The medieval Latin poems have few immediately discernible traits in common with one another. They were not the products of the same time or region. They range greatly in length.... In structure, a beast poem can be as humble as one speech by a bird struggling to fly home safely..., but then again it can intertwine a dozen main stories and another dozen visions, reminiscences, and divagations.... The beast poems were created for many occasions and audiences..., to be pored over in the library..., read aloud, sung, and staged.... Some were perhaps scripts for schoolroom performances..., others for recitation in the refectory. (5)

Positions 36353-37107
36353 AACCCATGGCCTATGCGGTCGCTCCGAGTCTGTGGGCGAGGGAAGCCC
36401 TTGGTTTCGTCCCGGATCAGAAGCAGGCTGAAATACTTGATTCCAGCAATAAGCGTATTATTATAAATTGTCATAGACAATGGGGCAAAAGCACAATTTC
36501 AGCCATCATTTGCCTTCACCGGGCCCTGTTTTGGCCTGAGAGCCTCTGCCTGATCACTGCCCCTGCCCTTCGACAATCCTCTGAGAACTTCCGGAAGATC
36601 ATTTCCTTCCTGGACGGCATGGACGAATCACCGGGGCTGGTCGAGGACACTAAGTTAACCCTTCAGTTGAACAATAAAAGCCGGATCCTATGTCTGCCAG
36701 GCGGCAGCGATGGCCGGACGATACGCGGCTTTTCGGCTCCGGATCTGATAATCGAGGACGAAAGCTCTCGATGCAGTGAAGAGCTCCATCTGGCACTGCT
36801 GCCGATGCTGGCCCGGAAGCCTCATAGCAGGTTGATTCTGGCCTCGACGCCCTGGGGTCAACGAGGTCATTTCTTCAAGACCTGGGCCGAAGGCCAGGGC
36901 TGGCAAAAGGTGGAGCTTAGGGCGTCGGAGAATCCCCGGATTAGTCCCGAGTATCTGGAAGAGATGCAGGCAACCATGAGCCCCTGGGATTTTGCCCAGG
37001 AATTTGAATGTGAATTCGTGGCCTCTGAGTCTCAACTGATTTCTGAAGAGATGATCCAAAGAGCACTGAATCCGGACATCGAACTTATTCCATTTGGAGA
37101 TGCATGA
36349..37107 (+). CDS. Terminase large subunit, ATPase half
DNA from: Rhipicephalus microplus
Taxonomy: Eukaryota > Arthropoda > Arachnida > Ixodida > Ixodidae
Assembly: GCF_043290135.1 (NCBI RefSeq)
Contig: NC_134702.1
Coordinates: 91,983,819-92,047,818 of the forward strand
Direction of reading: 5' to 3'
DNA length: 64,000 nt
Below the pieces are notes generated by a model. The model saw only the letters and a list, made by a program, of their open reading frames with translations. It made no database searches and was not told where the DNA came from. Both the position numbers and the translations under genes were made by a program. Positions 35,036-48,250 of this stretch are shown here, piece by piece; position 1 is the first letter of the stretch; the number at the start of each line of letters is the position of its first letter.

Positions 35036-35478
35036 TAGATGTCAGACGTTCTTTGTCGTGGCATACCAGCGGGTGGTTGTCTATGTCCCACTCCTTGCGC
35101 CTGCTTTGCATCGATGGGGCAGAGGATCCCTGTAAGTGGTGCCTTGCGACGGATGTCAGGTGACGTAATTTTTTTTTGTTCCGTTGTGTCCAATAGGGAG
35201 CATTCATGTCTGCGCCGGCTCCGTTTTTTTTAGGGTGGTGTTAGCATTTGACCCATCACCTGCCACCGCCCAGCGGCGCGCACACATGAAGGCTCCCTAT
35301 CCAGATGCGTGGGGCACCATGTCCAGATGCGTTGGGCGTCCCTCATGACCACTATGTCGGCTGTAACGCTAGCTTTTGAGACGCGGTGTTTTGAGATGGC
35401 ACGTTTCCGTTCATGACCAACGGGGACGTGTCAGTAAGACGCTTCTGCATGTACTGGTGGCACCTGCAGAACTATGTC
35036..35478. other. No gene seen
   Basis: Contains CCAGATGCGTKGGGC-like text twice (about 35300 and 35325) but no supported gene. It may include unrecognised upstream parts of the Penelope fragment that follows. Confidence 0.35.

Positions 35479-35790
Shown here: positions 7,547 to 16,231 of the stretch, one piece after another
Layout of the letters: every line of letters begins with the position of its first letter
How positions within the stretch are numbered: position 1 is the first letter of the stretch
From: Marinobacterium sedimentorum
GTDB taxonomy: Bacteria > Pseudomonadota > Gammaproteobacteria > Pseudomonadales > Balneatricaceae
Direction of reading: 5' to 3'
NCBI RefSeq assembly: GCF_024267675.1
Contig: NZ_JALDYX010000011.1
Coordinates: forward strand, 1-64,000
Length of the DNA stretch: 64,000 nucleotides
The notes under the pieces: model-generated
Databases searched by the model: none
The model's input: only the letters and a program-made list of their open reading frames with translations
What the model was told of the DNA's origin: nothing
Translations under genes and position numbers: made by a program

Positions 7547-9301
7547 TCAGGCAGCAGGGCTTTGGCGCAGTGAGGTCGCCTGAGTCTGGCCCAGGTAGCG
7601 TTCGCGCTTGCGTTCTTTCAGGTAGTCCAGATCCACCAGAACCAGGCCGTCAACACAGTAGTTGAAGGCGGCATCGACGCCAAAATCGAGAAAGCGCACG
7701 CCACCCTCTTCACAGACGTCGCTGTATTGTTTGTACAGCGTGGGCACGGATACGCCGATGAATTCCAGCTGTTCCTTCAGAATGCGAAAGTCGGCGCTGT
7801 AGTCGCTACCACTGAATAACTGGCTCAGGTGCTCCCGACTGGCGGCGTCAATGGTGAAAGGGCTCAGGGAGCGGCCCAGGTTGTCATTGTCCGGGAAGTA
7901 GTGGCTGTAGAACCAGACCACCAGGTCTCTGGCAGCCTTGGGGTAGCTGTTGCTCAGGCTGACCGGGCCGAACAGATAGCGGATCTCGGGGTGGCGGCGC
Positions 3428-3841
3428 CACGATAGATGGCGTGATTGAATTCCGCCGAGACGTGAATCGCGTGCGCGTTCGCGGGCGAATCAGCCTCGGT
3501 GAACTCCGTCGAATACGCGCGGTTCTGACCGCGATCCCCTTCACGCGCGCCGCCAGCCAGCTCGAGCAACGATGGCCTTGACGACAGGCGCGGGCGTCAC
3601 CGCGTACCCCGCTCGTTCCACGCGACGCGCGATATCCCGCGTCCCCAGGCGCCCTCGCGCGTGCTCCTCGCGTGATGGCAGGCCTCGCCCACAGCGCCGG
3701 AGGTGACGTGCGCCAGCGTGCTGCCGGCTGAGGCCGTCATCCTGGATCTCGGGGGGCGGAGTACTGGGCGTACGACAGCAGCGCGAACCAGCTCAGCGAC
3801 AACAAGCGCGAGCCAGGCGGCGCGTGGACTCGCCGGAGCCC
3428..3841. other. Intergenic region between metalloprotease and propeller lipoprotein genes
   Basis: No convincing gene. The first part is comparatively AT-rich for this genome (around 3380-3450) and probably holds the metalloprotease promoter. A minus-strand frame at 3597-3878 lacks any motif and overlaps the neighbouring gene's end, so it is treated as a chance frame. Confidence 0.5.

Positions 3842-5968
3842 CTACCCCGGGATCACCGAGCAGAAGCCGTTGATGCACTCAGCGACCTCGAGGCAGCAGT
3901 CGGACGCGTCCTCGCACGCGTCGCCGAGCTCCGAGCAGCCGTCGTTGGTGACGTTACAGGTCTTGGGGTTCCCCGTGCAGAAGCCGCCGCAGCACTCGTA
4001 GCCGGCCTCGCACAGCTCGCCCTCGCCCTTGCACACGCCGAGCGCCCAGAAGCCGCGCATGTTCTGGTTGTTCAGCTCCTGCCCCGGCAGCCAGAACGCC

Such an elusive commonality amongst such a diverse variety is really as much as can be expected from a group of poems chosen on negative criteria: poems, that is, that predate the high-medieval explosion of beast poetry, but that are not native to the ongoing traditions of fable or physiologus. Z.'s conclusions may thus be said to spring from the conception of his project, which means in this case that they arise from the inception of the project as a proposed Cambridge doctoral dissertation, supervised by Peter Dronke. For Talking Animalsrepresents the arrival in print of a ten-year-old graduate dissertation (even as Z.'s Alan of Lille's Grammar of Sex(1985) represented a revision of his undergraduate thesis). The origin of the book as a dissertation, and that dissertation's initial decision on a corpus of poems (with the consequent need to create a coherent discourse about an inherently incoherent subject) have both had some evident consequences for the book's argument and style. The transitions and connections often seem forced—and therefore to lack force—and probably for that reason tend to be a chief source of the book's occasional prolixity and repetitiveness, as if stating and restating the connections (or lack of connections!) would produce connection, and as if emphasizing the structure of the book and the cohesiveness of the material would make either argument cogent. One is tempted to attribute the book's occasional descent into pedantic philological plodding (e.g. the irrelevant list of Indoeuropean cognates for "fable" in Chapter One (p.16)) likewise to its origins as a dissertation.